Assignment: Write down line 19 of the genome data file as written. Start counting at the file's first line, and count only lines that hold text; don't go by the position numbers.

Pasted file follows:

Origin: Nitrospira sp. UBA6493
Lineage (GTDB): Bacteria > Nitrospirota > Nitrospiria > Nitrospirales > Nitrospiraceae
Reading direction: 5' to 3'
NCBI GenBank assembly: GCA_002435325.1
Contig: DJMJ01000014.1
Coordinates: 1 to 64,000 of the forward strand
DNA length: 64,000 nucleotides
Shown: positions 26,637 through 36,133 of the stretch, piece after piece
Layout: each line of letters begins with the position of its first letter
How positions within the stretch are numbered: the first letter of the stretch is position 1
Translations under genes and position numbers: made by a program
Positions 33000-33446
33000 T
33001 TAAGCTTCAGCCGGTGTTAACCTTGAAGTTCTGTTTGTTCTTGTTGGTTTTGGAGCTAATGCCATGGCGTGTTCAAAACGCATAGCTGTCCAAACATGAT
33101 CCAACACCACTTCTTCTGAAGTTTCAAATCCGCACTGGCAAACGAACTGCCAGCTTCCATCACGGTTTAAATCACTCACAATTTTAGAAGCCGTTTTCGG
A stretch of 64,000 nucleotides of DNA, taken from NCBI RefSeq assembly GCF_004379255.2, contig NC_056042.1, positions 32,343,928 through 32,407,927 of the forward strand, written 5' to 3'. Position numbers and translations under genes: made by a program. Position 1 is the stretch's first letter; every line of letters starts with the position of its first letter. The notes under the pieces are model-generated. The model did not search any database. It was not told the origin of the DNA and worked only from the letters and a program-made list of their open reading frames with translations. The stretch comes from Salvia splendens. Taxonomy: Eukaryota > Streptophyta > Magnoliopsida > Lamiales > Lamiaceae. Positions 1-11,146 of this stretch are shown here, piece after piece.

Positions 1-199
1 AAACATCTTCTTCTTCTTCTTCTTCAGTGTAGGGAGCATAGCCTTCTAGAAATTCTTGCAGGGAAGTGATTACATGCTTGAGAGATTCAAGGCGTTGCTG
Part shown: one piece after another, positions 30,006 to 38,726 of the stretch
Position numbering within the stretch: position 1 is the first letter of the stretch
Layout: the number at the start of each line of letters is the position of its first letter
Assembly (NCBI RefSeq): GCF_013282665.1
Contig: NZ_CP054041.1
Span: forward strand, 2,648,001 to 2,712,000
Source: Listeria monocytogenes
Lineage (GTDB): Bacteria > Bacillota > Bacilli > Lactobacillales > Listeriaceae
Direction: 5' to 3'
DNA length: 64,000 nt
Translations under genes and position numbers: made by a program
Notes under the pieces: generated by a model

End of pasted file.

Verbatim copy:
Part shown: one piece after another, positions 30,006 to 38,726 of the stretch